New Orleans voodoo crossroads

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An ink print of Congo Square as it was hundreds of years ago


The practice of Voodoo is probably as old as the African continent itself. Sometimes written Voudou, Vodou or Voudun, the word itself means God Creator or Great Spirit. It has been greatly distorted and misused; human sacrifices, vampires, dripping blood and devil worship all make the stuff of spooky novels and Hollywood movies. Yet none of these originated with or ever belonged to Voodoo!

Voodoo is a life affirming practice that encourages its participants to better understand the natural processes of life and their own spiritual natures.

If one looks at the dictionary, Voodoo is likely to be defined as an ancient religion from Africa that involves the cult of Ancestors, of various animistic spirits, and the use of trances to communicate with such spirits. It is true that Voodoo did originate in Africa. Today it is practiced by millions throughout the world, in Africa, the Caribbean, Central, North and South America, in various forms, often with elements of catholicism mixed in. However, its main purpose remains as always to heal: to heal the individual in relationships within himself or herself, with others and ultimately with God.

Around 1510 the slave trade began, slaves being taken from the West Coast of Africa (Gulf of Guinea) from what is now Senegal and Gambia to the Congo region. The slaves who were torn from their native lands brought with them their beliefs and regional practices. Many were first brought to the Caribbean islands to work the plantations and be forcibly Christianized. Their owners ("masters") did not recognize the mystical qualities of their native ceremonies. Rather they considered them to be savages, incapable of abstract concepts or spirituality. Of course the denial of their humanity made it all so much easier to keep them as slaves. Yet in the terrible conditions of their enslavement, the Africans' only hope lay in their very faith. Amidst broken tribes and families, they found unity and solace in God and ancient rituals. It certainly also gave them a deep sense of inner freedom.

Although African slaves came from many different regions, most influential were the tribes from Nigeria and Dahomey. In 1729 the Dahomey conquered their neighbors the Ewes and sold their prisoners to the slave ships often in exchange for European goods. Many from Dahomey were also kidnapped. Both tribes had incorporated snake worship into their rites and some priests of the religion unwillingly found themselves on route to Haiti and the new world. Within one generation of their arrival, these priests had already established temples (hounfors) and developed a following in spite of their captivity and severe opposition of the French and Spanish churches. The term Vo-Du came from the Fons of dahomey. The other great influence came from Yorubaland (Nigeria), the site of the sacred city of Ile-Ife. Among the Yorubas, the Loa (Lwa or Spirits) are known as Orisha. Other people that contributed to modern Voodoo in the new world are the Aradia, Nago, Ibo, Congo, Senegalese, Mandingo, Ethiopians, Sudanese and Malgaches.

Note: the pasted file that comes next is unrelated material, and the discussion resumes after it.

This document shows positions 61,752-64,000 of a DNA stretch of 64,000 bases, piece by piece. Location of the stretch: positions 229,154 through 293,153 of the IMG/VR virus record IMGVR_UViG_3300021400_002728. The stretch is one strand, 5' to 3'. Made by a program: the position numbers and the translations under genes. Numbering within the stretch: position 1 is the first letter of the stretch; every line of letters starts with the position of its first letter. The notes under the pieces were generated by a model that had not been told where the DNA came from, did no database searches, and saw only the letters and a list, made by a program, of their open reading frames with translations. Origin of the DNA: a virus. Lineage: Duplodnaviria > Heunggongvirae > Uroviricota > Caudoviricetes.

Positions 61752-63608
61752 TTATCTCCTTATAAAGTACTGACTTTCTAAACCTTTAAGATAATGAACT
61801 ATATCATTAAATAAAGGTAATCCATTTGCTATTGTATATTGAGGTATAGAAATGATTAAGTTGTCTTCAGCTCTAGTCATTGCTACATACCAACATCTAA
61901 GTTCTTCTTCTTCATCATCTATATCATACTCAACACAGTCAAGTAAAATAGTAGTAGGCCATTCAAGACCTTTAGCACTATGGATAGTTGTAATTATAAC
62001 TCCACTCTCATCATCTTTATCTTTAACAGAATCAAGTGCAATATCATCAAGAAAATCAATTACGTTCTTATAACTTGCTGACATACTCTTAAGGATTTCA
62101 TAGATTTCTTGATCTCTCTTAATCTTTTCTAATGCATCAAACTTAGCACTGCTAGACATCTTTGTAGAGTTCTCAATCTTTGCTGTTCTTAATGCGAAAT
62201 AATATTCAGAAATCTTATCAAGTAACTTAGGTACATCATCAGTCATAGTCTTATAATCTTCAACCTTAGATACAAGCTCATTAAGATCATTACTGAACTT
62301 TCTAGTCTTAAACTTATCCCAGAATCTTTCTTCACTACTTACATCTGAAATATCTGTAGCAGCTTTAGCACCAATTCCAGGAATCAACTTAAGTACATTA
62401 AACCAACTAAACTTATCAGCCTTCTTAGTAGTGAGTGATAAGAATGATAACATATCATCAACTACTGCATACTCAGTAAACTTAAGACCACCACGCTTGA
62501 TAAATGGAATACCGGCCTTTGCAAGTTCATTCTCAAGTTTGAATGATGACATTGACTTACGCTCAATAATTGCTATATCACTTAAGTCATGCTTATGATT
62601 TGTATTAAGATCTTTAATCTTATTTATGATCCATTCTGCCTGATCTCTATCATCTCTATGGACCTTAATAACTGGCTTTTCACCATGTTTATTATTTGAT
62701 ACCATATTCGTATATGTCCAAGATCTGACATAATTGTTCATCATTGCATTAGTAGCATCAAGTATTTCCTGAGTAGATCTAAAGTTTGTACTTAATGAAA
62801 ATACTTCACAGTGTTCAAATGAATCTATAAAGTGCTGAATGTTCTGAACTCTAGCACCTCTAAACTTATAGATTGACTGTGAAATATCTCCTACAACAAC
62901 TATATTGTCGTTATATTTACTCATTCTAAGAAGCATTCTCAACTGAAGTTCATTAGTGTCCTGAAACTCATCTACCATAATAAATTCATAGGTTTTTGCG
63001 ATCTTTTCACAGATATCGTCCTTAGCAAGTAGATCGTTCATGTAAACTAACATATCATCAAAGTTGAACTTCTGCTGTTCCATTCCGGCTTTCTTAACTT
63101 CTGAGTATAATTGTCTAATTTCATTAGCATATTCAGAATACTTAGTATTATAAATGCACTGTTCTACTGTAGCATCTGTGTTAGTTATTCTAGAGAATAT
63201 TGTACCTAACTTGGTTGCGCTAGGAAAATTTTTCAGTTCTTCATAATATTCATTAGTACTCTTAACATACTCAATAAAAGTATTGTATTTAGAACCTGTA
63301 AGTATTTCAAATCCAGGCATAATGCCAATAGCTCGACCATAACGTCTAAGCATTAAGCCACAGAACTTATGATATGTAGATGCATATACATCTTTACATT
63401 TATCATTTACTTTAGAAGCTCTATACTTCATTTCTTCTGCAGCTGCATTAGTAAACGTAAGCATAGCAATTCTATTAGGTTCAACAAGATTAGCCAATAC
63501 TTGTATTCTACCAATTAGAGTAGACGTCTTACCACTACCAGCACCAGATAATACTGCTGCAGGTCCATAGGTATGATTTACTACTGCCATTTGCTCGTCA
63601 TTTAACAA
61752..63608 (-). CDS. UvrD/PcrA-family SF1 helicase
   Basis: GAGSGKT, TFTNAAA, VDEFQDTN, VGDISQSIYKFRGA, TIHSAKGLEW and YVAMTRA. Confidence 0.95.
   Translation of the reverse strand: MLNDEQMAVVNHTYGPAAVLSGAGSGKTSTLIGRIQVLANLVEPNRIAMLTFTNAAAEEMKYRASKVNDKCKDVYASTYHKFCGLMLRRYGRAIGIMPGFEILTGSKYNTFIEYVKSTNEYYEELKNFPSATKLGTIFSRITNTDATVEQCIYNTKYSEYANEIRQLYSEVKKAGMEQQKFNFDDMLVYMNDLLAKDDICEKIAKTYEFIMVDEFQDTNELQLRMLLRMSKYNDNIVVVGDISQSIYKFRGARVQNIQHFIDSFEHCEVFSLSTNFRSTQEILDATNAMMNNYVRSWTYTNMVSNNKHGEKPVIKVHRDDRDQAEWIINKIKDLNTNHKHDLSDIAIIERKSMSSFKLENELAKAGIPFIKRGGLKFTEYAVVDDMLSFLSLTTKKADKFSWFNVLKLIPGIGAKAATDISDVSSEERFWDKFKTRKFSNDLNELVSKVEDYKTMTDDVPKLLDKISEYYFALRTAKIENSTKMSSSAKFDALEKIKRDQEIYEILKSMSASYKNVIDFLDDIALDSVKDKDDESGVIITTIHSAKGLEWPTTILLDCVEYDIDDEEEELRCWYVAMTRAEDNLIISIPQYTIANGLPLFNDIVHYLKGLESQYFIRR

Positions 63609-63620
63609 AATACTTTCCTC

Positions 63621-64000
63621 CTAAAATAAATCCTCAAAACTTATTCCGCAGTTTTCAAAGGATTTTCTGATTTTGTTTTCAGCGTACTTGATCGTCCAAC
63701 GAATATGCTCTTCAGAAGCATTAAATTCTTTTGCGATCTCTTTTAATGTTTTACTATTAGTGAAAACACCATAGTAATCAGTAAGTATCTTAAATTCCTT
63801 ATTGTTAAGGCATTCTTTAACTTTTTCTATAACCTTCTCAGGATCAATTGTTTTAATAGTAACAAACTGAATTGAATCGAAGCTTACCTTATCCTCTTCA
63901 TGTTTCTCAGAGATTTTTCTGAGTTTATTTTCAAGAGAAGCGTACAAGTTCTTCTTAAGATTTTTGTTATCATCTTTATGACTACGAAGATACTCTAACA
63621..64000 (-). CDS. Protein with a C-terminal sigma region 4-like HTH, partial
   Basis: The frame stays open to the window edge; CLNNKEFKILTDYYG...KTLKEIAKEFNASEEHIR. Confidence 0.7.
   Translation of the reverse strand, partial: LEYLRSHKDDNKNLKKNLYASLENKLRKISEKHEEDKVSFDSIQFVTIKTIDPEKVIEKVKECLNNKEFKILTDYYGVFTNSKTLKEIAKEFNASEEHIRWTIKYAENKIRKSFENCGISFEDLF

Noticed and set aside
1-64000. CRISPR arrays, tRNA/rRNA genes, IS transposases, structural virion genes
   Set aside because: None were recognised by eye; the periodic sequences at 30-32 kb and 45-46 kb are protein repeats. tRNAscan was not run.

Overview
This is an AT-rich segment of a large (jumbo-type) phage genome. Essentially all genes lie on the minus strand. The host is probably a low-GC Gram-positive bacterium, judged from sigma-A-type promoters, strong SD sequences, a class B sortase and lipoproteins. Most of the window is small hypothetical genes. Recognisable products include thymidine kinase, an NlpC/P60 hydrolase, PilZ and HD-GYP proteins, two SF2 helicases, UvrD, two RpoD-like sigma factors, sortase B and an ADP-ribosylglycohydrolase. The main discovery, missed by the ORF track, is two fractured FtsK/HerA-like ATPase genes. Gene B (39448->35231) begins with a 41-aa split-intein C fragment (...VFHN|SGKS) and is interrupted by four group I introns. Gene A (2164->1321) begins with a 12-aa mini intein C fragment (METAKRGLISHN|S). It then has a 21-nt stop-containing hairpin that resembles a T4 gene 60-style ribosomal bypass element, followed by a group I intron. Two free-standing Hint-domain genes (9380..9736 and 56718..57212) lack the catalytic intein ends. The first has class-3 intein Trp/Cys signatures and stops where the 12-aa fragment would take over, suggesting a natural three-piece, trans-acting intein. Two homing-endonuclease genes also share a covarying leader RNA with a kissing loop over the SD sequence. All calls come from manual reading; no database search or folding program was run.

The Voodoos believe in the existence of one supreme God, a very abstract, omnipotent yet unknowable force. Below this almighty God, Spirits or Loa rule over the world's affairs in matter of family, love, happiness, justice, health, wealth, work, the harvest or the hunt etc. Offerings are made to the appropriate Loa to ensure success in those areas. Each Loa has its preferred fruits or vegetables, color, number, day of the week, etc. The Loa also manifest through elements of nature such as the wind and rain, lightning and thunder, the river, the ocean, springs and lakes, the sky, the sun, certain animals, trees and stones. Furthermore every element of nature, animal, tree, plant, fruit or vegetable is sacred to a certain Loa or Orisha.